An Optimization Approach to Data Center Efficiency

Today I listened to the green grid’s recent webex presentation (you’ll need a webex player to listen to it). It was an interesting presentation and it raised some points I hadn’t really considered before.

For example, the efforts of the green grid are focusing quite heavily on the data acquisition problem inside the data center; sort of an equivilent to distributed automated metering. Given that my company does work in the automated meter reading and data management space, I can’t account for why that didn’t occur to me before. Getting old I guess.

I’m not sure where this focus will lead based on what they disclosed, but it seems like it will be interesting. Maybe some kind of SNMP-like protocol that captures a “meter interval,” current rate of consumption, and associated average and point CPU utilization? SNMP may be an overkill way to do it, but in any case I assume that it will have to be more than just an IP-based self-reporting meter since it will be useful to have some correlated usage statistics (e.gI CPU utilization) to go with the power consumption. If collection is distributed out to every component (server, storage device, etc.) this will be quite a data storm to collect, persist, and analyze.

On a different note, if you look at the list of participants in the green grid, you may be surprised like I was by the lack of software participants at the contributor level. It is only natural that this would be led by the hardware guys, but too much of a hardware emphasis misses the role that software plays in the efficiency equation at both the component and system level.

For example, at the component level in software there is growing interest in software efficiency in areas like kernal design. How long can it be before you’ll be able to load a CPU’s energy consumption characteristics and your predicted kw-hour price into DTrace and be able to see not just the performance impact of coding decisions, but the predicted electrical cost impact as well?

However, I think software participation is even more important when data-center-as-a-system efficiency is considered.

Automobile’s, like data centers, are systems. Automobile manufacturers can model a new vehicle as the product of the sub-efficiencies of it’s power plant (thermodynamic, volumetric, mechanical,…), drive train, aero characteristics, and etc. With these formulas, many of the components of which are empirically based (e.g. aero efficiency, which relies on turbulent flow…), manufacturers can determine maximum acceleration, most efficient speed, efficiency at highway speeds, and etc. before they ever build the vehicle.

They can compare various power plant configurations (normally aspirated, flex fueled, Miller cycle with hybrid drive, etc) and predict most efficient speed and efficiency at typical speeds for each configuration. By including cost-to-build and cost-to-operate data they can develop an optimization objective function to drive design choices. Because they do this, not every car ships with a 300HP V-8 (well, that’s not the only reason; but in data centers it seems like everything needs a V-8).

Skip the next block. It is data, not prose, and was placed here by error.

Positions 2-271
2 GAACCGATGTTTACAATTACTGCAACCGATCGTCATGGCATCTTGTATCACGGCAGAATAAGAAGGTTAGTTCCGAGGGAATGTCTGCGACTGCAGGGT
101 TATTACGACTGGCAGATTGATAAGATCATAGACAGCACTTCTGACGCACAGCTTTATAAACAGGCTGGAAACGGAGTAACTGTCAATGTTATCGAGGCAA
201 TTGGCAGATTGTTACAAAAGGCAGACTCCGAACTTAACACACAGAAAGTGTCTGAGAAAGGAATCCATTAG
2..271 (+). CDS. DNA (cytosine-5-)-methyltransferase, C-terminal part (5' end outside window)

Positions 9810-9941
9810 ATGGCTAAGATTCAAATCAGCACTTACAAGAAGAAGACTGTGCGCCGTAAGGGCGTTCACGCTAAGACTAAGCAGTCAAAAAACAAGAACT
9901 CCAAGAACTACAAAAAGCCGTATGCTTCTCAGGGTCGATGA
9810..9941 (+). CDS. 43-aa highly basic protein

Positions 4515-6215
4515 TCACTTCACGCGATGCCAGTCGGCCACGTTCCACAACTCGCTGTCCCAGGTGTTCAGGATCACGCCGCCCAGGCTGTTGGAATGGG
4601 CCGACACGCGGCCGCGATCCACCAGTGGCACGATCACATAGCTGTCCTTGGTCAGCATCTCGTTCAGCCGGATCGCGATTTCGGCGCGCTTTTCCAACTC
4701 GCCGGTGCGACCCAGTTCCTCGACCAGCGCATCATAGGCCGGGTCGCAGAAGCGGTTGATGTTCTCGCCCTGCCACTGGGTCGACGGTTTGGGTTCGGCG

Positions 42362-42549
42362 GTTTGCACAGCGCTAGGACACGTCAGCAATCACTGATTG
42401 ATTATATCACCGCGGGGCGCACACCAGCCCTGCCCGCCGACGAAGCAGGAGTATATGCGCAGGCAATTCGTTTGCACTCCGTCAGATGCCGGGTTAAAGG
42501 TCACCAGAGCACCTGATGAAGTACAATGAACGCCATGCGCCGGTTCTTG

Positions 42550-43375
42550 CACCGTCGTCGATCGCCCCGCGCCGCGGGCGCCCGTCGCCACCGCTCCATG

Data center designers should have a similar set of theoretical and empirical tools on hand to allow them to optimize component selection for a particular kind of data center workload. What are critical latency constraints on an application-by-application basis? What are the component costs? What are the operational costs associated with direct electrical consumption and electrical consumption related to cooling and other secondary systems? What about the cost of floor space?

In an interconnected system like a data center, a faster processor doesn’t just consume more electricity directly, it creates more heat which results in more cooling load. If it is on but not operating, it consumes some base electrical and cooling load; but as CPU utilization increases, does heat dissipation increase linearly or greater than linearly? As cooling load increases, what is the shape of the cost response curve associated with servicing that cooling load? Theoretical or empirical models for these and other components would permit us to answer these questions, and then broader system level questions like:

– In the same way that automobiles have a most efficient speed, do servers in the context of a broader data center system have a most efficient CPU utilization (from an energy consumption point of view). If it exists, how does that most efficient utilization correspond to equipment cost and user latency constraints? Are they like a car that is most efficient at 25mph or 55mph?

– In a data center that had many processors running a similar application in a job dispatching approach (e.g. Google) would the data center efficiency on a joule per transaction basis be better with fewer processors running at higher utilization or more processors running at lower utilization? For a given cooling system, physical layout, power distribution system and computing workload characteristics, what would the optimium dispatched CPU utlization be?

– Would the overall energy consumption of a given data center with a given workload go up or down if all of it’s processors could be replaced with a greater number of slower-clock-speed but higher-efficiency processors designed for mobile technology such that user response latency was unaffected (considering all important factors from cooling load to floor space to power supply losses and etc.)?

– Given an existing data center design, would an investment of $X be better spent on updgrading the cooling sub-system, storage sub systems, or servers?

– What is the predicted financial impact of replacing the OS kernal on X machines with one that has better power management characteristics while maintaining a constant workload?

I’d like to consider more how software for job and/or VM dispatching will be important in the context of a most efficient utilization, but this post is running way long already so maybe another time…

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Data Center Energy Use